To be in the care industry you need to wear many hats.
What makes a good carer? How do you choose a ‘good’ agency?
If you ask Google, one word comes up consistently.
I recently saw an example of someone who definitely would fail the interview if he were to apply for a carer’s position.
A male driver of the shuttle bus at Nice airport, calling after an elderly Asian woman…Imbecile! It made me shudder.
Her crime was simply to ask ( in English, so annoyance #1) That is the tram? (pointing at the tram) and this is a bus? (pointing at the shuttle bus)
I would like to see him navigate another language or two in a strange place and probably after a long journey. Not to mention she was probably three times his age.
Back to Google and their carers and agencies ‘must haves’.
Respectful. Indeed, that has to be pretty high on the list.
Compassionate and patient.
I still use the ‘how would I feel in your shoes’ mantra in my head before making an unnecessary comment.
For me, this happens mainly during the news.
When I used to run a hairdressing salon, many moons ago, politics and religion were non-starters if you wanted return clients.
The same applies in the client’s home.
You have to change the subject or disappear down a long and winding rabbit hole.
Although I thought compassion and empathy would be pretty much top of the list of requirements I was a little surprised to see passion as #1 with some reviews.
Is the care agency you are considering passionate about what they do?
Fair question, when you think about it.
There are, after all, a million other ways of earning a living.
As with anything in life any outcome, whether it is work or not, will be shaped by its original intent.
Care and Choice staff have always been passionate about making a difference.
Making a positive difference in the lives of people who for one reason or another have become vulnerable and need help.
Care agencies have clients and carers but some go the extra mile to match the two.
Not an exact science as even the experts on the Married at First Sight series have to admit but when it works, it works!
As I was researching information for this blog, I found one article that listed ‘bubbly’ as a carer requirement.
Hmm. Possibly, but certainly not something all clients would require.
In fact many years ago, a client, in all seriousness (pun intended) told me.
You really are not suited to this job at all. You’re far too cheerful!
I don’t recall the woman exactly but imagine the character that Maggie Smith plays in Downton Abbey…Yep, just like that.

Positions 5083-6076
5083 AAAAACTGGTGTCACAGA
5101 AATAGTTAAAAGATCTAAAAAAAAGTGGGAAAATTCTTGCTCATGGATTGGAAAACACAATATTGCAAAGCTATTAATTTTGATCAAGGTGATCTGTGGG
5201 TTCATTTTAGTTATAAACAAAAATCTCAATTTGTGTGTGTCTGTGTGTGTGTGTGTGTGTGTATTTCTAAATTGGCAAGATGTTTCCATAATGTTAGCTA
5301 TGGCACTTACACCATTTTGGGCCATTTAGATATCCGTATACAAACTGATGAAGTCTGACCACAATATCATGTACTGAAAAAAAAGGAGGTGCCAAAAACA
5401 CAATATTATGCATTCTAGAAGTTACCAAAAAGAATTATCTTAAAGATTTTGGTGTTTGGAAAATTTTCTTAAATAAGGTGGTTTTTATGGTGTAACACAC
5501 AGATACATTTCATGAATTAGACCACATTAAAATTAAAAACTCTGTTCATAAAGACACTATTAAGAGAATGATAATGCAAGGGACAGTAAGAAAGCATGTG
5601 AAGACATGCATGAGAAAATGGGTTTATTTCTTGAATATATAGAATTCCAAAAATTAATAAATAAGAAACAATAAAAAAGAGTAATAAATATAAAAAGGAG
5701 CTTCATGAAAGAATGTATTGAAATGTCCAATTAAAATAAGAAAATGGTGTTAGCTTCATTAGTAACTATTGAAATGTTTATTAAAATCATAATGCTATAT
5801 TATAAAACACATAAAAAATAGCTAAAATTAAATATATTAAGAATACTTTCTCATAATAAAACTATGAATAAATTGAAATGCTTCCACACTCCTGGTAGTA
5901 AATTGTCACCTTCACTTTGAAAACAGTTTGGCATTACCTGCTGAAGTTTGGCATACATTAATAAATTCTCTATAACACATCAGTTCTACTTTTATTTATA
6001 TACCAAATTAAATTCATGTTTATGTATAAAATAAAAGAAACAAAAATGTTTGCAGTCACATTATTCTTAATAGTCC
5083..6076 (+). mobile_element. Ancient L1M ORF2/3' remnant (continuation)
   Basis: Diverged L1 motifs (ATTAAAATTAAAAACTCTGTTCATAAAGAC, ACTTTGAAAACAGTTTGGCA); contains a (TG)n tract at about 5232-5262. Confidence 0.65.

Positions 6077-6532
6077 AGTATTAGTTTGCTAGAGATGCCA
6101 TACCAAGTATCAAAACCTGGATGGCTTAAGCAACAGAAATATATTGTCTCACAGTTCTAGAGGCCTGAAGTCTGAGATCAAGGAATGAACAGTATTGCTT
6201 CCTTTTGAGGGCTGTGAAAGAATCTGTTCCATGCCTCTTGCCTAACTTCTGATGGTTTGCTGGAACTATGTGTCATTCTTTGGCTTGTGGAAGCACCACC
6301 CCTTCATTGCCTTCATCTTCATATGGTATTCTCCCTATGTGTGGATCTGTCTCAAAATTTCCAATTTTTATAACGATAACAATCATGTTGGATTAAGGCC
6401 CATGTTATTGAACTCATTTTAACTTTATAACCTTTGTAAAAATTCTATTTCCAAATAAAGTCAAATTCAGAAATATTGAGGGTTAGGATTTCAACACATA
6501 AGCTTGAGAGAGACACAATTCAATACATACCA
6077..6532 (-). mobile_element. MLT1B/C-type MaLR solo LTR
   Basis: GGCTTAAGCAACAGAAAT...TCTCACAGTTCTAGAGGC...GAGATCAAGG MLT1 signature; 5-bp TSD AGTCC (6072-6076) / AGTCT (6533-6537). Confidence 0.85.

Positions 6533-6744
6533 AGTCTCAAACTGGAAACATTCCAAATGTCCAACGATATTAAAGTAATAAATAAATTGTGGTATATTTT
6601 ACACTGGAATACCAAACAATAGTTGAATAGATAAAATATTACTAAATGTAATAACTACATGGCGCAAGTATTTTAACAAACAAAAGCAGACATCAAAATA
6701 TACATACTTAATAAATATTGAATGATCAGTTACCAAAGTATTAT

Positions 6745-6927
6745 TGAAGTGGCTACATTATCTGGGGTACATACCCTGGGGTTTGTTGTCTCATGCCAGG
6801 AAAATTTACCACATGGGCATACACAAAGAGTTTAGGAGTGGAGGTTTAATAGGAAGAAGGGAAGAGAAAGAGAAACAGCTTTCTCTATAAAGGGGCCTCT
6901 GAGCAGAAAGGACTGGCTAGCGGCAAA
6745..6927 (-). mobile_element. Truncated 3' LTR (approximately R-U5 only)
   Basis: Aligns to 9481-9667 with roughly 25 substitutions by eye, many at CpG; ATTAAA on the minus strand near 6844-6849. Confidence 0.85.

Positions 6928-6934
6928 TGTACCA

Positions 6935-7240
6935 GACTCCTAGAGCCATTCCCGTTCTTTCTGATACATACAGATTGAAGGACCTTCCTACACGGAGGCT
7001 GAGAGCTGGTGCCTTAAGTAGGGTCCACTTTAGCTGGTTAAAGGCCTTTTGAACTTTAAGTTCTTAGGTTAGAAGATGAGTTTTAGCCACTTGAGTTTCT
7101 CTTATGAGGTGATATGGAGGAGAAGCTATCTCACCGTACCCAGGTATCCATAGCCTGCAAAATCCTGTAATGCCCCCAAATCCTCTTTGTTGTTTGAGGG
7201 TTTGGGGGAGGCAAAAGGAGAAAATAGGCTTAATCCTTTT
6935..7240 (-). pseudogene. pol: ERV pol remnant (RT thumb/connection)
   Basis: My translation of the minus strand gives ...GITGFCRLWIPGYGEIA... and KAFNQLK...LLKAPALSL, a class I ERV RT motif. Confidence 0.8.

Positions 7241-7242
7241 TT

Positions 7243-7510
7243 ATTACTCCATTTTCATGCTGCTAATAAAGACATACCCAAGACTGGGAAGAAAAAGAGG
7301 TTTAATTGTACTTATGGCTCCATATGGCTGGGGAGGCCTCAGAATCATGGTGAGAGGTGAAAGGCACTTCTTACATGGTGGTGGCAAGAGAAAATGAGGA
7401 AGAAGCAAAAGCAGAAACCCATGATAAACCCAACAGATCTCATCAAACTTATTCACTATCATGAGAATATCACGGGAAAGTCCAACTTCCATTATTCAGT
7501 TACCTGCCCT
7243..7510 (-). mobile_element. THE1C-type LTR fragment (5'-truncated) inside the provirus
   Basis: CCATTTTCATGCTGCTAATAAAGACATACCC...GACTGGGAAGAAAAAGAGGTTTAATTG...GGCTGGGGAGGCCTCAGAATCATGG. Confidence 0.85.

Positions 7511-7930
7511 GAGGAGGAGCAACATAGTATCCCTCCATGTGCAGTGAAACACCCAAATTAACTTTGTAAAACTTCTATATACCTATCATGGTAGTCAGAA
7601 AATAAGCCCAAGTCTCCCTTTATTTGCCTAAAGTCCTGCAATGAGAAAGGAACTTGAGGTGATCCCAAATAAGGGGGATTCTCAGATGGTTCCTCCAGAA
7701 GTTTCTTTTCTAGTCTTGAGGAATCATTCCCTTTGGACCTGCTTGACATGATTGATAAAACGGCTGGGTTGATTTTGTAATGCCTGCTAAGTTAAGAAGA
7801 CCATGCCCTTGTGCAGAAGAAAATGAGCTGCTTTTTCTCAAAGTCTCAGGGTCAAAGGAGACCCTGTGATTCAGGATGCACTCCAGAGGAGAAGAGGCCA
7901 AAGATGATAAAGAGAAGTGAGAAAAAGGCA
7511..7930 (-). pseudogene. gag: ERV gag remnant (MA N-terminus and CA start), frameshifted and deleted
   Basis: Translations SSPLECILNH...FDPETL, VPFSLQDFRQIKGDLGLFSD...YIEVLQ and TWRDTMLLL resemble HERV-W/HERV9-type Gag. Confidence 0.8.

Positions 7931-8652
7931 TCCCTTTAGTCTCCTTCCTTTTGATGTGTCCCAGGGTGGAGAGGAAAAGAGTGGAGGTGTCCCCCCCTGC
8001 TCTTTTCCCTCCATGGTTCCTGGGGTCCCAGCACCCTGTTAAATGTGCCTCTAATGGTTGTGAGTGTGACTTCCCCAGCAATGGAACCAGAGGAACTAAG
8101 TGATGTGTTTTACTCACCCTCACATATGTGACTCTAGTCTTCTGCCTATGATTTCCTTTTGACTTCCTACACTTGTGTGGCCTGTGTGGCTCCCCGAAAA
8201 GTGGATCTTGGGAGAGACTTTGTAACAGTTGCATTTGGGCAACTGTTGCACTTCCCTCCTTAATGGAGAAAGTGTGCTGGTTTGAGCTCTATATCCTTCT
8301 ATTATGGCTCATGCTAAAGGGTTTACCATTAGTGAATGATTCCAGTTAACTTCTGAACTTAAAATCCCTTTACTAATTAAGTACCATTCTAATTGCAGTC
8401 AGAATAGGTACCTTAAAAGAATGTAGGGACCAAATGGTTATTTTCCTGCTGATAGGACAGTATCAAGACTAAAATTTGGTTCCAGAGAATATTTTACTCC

So, I toned ‘me down’ so to speak. After all, I was there to help her and not annoy her.
Something I do think is important is focus.
I prefer to do shorter stints of live-in care work these days as I like to give 100% or as near as possible.
I imagine for a lot of carers their family or home life will always be on or at the back of their minds.
For me, it’s the fact that I have another brilliant idea for a book ( 43 titles pending) and I get frustrated if I can only jot down a few notes at a time so I try to be unproductive, writing wise so I can focus on making my time with my client about them. (All 7 current books available on amazon.com/co.uk.)
And here is where the passion comes in.
As some say, the opposite to love is not hate but indifference,
So the opposite to passion for your job is doing something to pay the bills.
That comes into it but I had a good example of this very recently.
I have a wonderful, kind, gentle and patient dentist.
She is simply passionate about her profession.
She once said, when she had a back problem…I have to get better, dentistry is my life.
It is her passion.
Her current assistant/nurse, not so much.
Whilst waiting for me to go numb ( just part of my mouth, of course) we, the nurse and I, talked about pensions and how they are simply not enough to live on.
So, both of us are already at retirement age and still working. Far from ideal.
Without going into detail the next hour became fraught as the dedicated/perfectionist dentist repeatedly needed to ask her assistant to focus…on me!
I didn’t understand everything that was said ( in French) but the body language spoke volumes!
And then it hit me.
An absolute example of working without passion. Needs must and all that.
It’s one thing to be knowledgeable about a profession but when your heart isn’t it, it shows.
I also have to admit that although helping people is my number one reason for doing care work, I also love visiting new places, especially if I get a chance to go back during the changing seasons.
March to September in West Sussex.
So…October, the month of change.
Autumn approaches, clocks go back and new colours arrive.
For many adults, the biggest change in their lives will be the moment they can no longer live alone. As children we very rarely get a say in what happens to us and sometimes if dementia is diagnosed, life can turn full circle.
A good, respectful care agency knows all this.
Excellent carers will have endless compassion, empathy, kindness, not quick to judge and willing to be flexible in another’s world.
So whenever you look for carers and agencies, personal recommendations are usually the best source of reliable information.
Of course, experience can be paramount but also, a young recruit with passion maybe better than a retiree watching the clock.